04 Jun Giving Feedback: How to ensure it’s acted on!

When you give feedback, do people act on it? Do they welcome it? Do they do more of the things that go well? Do they adapt their behaviours to do less of the things that aren’t so helpful?

There have been many situations when I’ve had the type of ‘feedback’ that goes along the lines of “Well done, that was great”. Without doubt, each and every time I’ve had that ‘feedback’, it’s given me a warm glow and I’ve felt good about myself. Yet, at the same time, it also felt unsatisfactory somehow.

Conversely, there have also been times (although thankfully fewer!) when I’ve had ‘feedback’ such as “That didn’t go very well” which left me feeling rather deflated yet still with the same feeling of dissatisfaction.

How many times have you been in one or other of these situations where you’ve felt slightly dissatisfied by the ‘feedback’ you’ve received?

Do you need to think about the way you give feedback?

So, how do you give feedback so that people can act upon it? How do you create a culture where it’s OK to let others know the impact of their actions and how do you give that feedback, especially to managers, so that it isn’t career limiting?

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To give feedback that people can act on takes thought and energy. The starting point for me is the 2nd Habit from Steven Covey’s 7 Habits of Highly Effective People: Begin With The End in Mind. This holds true for any communication you’re having, with anybody, anywhere, any time! Ask yourself the question “What do I want this person to do as a result of my feedback?”

So, to help me prepare and provide feedback, I use a three point structure which never lets me down. It gives me focus and removes subjectivity. The structure is memorable, simple to use and ensures the feedback is specific.

(When introducing this structure on our Performance Management courses, we refer to it as “Giving Feedback with a Beer” although it’s spelt BIR!)

BIR

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Behaviour

Describe the behaviour that you want to give feedback on, with examples. It is important to focus on behaviour that the person can change.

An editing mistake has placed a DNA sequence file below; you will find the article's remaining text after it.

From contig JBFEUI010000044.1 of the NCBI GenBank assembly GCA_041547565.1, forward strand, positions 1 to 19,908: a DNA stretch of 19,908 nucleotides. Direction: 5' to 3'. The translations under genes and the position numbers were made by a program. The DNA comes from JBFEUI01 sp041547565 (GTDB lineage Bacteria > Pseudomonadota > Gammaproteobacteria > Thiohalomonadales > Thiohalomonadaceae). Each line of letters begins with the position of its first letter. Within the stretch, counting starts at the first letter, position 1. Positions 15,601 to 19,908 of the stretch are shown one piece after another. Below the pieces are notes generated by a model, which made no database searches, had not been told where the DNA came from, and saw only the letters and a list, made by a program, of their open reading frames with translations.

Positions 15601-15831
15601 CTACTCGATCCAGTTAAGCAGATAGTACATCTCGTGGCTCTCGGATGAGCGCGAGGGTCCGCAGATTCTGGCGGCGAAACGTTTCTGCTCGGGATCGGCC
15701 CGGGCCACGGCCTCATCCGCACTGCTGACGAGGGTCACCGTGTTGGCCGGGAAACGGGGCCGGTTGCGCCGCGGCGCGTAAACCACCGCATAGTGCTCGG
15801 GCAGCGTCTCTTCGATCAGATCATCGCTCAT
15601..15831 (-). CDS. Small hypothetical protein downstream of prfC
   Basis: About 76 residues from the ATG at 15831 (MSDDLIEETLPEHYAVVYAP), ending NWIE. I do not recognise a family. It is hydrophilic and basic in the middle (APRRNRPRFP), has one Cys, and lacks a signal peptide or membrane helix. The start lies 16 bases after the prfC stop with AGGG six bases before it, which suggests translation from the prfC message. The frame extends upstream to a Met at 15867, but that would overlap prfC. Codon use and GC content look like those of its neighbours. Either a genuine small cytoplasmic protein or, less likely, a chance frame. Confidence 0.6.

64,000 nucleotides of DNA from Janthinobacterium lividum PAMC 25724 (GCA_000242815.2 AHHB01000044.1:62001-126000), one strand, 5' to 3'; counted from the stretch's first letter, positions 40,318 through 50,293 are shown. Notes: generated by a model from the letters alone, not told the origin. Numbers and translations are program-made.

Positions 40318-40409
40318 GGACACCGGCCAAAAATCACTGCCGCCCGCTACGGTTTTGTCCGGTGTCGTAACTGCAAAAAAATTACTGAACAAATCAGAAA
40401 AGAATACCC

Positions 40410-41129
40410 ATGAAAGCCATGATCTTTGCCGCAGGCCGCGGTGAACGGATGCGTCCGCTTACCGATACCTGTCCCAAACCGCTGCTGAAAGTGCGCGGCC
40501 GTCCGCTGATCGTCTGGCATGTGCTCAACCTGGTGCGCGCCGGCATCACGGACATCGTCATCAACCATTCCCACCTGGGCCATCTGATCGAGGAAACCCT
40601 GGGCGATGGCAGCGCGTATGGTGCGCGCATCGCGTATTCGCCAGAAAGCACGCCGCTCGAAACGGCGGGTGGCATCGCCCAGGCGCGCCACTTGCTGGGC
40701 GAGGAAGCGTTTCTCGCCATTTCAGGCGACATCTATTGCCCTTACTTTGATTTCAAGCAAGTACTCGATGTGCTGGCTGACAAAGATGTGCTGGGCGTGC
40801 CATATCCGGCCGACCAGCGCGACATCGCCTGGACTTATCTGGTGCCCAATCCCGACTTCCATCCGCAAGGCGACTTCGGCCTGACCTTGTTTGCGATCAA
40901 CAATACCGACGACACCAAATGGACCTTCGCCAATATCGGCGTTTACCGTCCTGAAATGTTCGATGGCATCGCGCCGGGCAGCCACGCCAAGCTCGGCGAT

"When you summarised the actions during our progress meeting last week…. "
"When you hand in your expenses claims after the cut off date…."

Impact

Talk about the impact that the behaviour has had. It may be the impact on you, the team, or a specific piece of work.

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"When you summarised the actions during our progress meeting last week, I noticed that everyone was clear about the actions that they were taking on …."

"When you hand in your expenses claims after the cut off date, it means that I can’t process and sign off all of the claims on time so everyone has to wait an extra 4 weeks to be reimbursed …."

Reinforce/Remedy

Finally, explain what you would like reinforced (for positive feedback) or remedied (for developmental feedback).

"When you summarised the actions during our progress meeting last week, I noticed that everyone was clear about the actions that they were taking on so I would like you to continue to do this at our weekly team meetings."

"When you hand in your expenses claims after the cut off date, it means that I can’t process and sign off all of the claims on time so everyone has to wait an extra 4 weeks to be reimbursed. Going forward, I’d like you to hand in your claim by 29th of the month."

During this third stage, it is important to get acceptance and buy-in. Involve the individual in how they might remedy or reinforce by asking open questions to establish how they are going to achieve this and clarifying what support they may need from you. For example: How do you feel about this? What support might you need? How are we going to ensure this happens? How will we know if you’ve been successful?

I use BIR all the time when giving feedback, as it helps me to both plan and deliver feedback that’s remembered and acted upon. In my experience, it also leaves the person who was on the receiving end of it clear about what they need to do more or less of and motivated to act!

What do you do to ensure that the feedback you give is received and acted upon? I’d love to hear your experiences and ideas, so please leave a comment below.

Look out for next month’s blog on Non Verbal Communication.

Posted by Caroline Lewis

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